Does anyone know what that assert failure even means? Does it imply a bad pointer, or something's out of scope, or...? From my testing, I haven't been able to find anything I know how to check...:(

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The KeyboardInterpreter is deleted in your ProcessManager, but mKeyboardInterpreter in HumanGameView still points to this deleted memory (it isn't set to 0 by ProcessManager). kaboom.

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Quote:
Original post by Sol Blue
Because the pointer is 0, nothing tries to delete it again.


Incorrect. You have two distinct pointers. While you delete one and set it to 0, the other still holds a value.

You need to define: who owns the pointer. Only the pointers owner should delete it. In the case of shared pointers, it can be difficult to assign an owner. In this case, boost::shared_ptr<> is the best solution. Download boost, it will do no end of good for your C++ programming.

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Quote:
Original post by boersch
The KeyboardInterpreter is deleted in your ProcessManager, but mKeyboardInterpreter in HumanGameView still points to this deleted memory (it isn't set to 0 by ProcessManager). kaboom.


I think the assertion fails before I get to that second deletion, but I'll try removing it when I get back to my room again. You and rip-off are right about the pointers, so I'll take it out anyway. Thanks!


Quote:
Original post by
And, incidentally, doing

if (pFoo)

{

delete pFoo;

pFoo = 0;

}



is pointless. It's perfectly safe to delete a NULL pointer.


Ah, I didn't know that, thanks. It doesn't give you an access violation error for trying to access 0x00000000? I saw things deleted like this in a couple of books, so I imitated it. Is there another reason people sometimes put that in there?

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Quote:
Original post by Sol Blue
Quote:
Original post by boersch
The KeyboardInterpreter is deleted in your ProcessManager, but mKeyboardInterpreter in HumanGameView still points to this deleted memory (it isn't set to 0 by ProcessManager). kaboom.


I think the assertion fails before I get to that second deletion, but I'll try removing it when I get back to my room again.


Unfortunately, it does indeed fail before that second deletion. (Thanks for your reply, though, I appreciate it!) In other words, the valid pointer that the ProcessManager is holding cannot be deleted, which strikes me as extremely strange.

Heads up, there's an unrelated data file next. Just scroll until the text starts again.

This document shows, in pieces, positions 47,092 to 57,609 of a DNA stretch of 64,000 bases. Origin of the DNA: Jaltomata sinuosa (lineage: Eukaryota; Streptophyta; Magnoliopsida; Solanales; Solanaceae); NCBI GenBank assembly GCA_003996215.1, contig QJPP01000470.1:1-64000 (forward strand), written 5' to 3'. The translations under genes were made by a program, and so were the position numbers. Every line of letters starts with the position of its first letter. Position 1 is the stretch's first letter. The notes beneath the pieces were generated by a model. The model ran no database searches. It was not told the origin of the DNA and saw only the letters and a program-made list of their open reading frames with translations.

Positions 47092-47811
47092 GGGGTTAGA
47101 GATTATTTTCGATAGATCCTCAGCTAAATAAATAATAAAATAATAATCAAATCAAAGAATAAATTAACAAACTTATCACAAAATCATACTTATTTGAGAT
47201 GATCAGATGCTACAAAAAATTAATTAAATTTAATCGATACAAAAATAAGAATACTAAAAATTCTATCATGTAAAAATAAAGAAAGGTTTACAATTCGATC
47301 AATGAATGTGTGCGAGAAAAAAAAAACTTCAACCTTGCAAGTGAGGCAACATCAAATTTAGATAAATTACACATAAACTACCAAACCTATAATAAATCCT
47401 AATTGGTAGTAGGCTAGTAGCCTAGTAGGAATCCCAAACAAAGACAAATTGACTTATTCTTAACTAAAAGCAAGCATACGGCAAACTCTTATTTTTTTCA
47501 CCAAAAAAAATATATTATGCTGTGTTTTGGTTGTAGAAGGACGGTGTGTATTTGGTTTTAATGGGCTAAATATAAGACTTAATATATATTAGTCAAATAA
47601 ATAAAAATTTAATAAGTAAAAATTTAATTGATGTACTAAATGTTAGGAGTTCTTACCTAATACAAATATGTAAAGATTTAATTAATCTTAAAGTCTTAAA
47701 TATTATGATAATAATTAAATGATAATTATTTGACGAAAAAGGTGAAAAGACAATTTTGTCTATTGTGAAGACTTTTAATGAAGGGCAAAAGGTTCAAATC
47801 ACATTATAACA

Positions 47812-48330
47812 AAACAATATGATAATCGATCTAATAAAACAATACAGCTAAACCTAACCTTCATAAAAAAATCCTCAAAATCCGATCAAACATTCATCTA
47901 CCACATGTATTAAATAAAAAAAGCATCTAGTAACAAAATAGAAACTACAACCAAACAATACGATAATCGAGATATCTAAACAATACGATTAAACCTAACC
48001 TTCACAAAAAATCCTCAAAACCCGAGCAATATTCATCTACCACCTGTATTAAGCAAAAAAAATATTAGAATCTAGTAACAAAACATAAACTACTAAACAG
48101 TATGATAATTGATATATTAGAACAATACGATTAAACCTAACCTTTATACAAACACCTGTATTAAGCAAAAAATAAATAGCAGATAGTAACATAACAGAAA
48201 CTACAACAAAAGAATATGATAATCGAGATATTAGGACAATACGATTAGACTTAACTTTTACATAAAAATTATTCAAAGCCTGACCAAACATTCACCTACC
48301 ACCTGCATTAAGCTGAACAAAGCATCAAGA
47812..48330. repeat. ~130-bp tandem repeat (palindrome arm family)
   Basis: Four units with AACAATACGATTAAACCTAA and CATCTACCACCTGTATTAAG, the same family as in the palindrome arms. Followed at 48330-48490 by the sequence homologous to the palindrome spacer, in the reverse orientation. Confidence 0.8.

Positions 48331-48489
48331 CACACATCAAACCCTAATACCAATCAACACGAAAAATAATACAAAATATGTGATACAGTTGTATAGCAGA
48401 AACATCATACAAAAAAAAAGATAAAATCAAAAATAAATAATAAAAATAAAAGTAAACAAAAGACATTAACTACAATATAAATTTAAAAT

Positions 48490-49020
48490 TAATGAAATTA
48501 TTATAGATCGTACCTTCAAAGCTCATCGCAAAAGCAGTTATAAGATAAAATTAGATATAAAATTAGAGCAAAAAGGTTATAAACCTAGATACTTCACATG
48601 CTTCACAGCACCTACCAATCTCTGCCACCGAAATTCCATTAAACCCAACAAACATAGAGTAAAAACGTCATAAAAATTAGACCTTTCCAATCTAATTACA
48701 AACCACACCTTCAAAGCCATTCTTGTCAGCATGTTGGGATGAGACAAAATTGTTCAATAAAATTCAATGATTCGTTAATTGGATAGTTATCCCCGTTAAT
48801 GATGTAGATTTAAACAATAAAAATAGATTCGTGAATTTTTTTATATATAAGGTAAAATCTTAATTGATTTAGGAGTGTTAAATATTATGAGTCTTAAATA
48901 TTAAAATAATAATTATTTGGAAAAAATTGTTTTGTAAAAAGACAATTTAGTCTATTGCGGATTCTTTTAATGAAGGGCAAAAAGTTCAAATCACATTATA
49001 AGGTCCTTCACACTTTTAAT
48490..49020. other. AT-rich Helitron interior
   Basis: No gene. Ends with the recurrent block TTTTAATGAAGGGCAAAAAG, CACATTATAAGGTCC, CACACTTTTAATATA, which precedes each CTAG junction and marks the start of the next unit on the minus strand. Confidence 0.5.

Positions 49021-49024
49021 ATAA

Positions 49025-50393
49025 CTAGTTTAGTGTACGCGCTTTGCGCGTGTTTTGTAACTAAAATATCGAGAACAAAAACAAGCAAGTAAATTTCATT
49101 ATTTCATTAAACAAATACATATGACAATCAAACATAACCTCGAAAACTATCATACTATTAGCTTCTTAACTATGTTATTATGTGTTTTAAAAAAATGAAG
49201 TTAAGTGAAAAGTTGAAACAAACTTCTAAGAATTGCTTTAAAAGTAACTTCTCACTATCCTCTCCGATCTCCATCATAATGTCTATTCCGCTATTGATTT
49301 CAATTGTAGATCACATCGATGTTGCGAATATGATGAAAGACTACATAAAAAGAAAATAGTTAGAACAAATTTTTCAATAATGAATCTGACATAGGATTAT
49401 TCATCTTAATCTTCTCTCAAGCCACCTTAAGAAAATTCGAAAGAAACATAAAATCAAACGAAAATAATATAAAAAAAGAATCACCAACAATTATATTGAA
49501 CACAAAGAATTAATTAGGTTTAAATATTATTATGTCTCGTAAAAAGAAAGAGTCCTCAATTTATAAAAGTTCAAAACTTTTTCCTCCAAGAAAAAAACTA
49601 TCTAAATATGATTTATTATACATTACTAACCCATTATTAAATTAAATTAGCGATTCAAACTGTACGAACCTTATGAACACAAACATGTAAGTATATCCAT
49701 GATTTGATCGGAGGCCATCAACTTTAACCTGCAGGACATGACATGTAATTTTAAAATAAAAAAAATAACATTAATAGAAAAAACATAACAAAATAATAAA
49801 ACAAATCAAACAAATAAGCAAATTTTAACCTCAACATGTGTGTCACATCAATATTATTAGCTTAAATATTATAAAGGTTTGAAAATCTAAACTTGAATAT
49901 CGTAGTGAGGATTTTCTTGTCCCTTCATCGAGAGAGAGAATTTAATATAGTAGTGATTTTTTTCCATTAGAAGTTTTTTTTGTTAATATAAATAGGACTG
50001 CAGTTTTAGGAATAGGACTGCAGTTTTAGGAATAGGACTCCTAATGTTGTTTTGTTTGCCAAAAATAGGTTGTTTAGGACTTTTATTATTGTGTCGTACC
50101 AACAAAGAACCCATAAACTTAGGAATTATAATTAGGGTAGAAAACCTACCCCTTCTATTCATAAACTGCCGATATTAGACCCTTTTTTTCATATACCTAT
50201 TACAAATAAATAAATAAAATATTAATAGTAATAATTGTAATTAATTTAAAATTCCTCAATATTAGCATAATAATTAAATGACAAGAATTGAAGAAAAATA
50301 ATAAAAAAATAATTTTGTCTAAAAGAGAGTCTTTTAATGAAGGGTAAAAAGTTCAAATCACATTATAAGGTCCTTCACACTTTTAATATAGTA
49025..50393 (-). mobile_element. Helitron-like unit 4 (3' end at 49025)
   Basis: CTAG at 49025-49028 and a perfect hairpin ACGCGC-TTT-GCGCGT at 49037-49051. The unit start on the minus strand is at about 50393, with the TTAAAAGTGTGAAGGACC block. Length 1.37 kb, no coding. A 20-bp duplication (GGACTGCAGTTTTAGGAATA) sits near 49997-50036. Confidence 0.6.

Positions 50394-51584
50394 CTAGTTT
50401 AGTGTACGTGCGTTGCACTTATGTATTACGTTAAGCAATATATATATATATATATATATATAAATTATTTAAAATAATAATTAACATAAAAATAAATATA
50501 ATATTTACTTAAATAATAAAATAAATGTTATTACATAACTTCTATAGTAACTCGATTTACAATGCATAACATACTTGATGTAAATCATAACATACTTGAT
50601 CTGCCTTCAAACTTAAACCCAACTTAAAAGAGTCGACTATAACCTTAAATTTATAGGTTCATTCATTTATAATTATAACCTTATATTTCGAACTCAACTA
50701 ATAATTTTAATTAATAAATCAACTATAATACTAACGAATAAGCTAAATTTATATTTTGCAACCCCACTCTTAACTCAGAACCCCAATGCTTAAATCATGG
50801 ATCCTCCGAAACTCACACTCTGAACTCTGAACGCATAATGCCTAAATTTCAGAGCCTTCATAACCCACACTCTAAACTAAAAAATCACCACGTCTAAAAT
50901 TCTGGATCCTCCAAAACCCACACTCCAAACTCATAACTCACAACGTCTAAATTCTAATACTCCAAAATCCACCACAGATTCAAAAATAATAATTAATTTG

I'll probably just take rip-off's suggestion and go learn boost::shared_ptr, but does anyone have any last ideas?

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Quote:
Original post by Sol Blue
Ah, I didn't know that, thanks. It doesn't give you an access violation error for trying to access 0x00000000?


Trying to access "0x00000000" (not really accurate, BTW: a NULL pointer does NOT necessarily correspond to a zero memory address, even in the extremely limited sense in which pointers correspond to memory addresses at all) is undefined behaviour, but deleting a pointer does not really access the pointed-at memory. It first explicitly checks, in the implementation, for a NULL pointer, and otherwise accesses the *bookkeeping information* for that pointed-at memory (which happens to be adjacent in many common implementations).

Quote:
I saw things deleted like this in a couple of books, so I imitated it. Is there another reason people sometimes put that in there?


Old misinformation. Paranoid bad-style code persists even longer than technically-broken bad-style code or unmaintainable bad-style code, because the technically-broken code will eventually actually break for someone and the unmaintainable bad-style code will eventually require maintenance. But the presumed reason why anyone ever thought it was necessary in the first place is that it is necessary with the C moral equivalent (free()).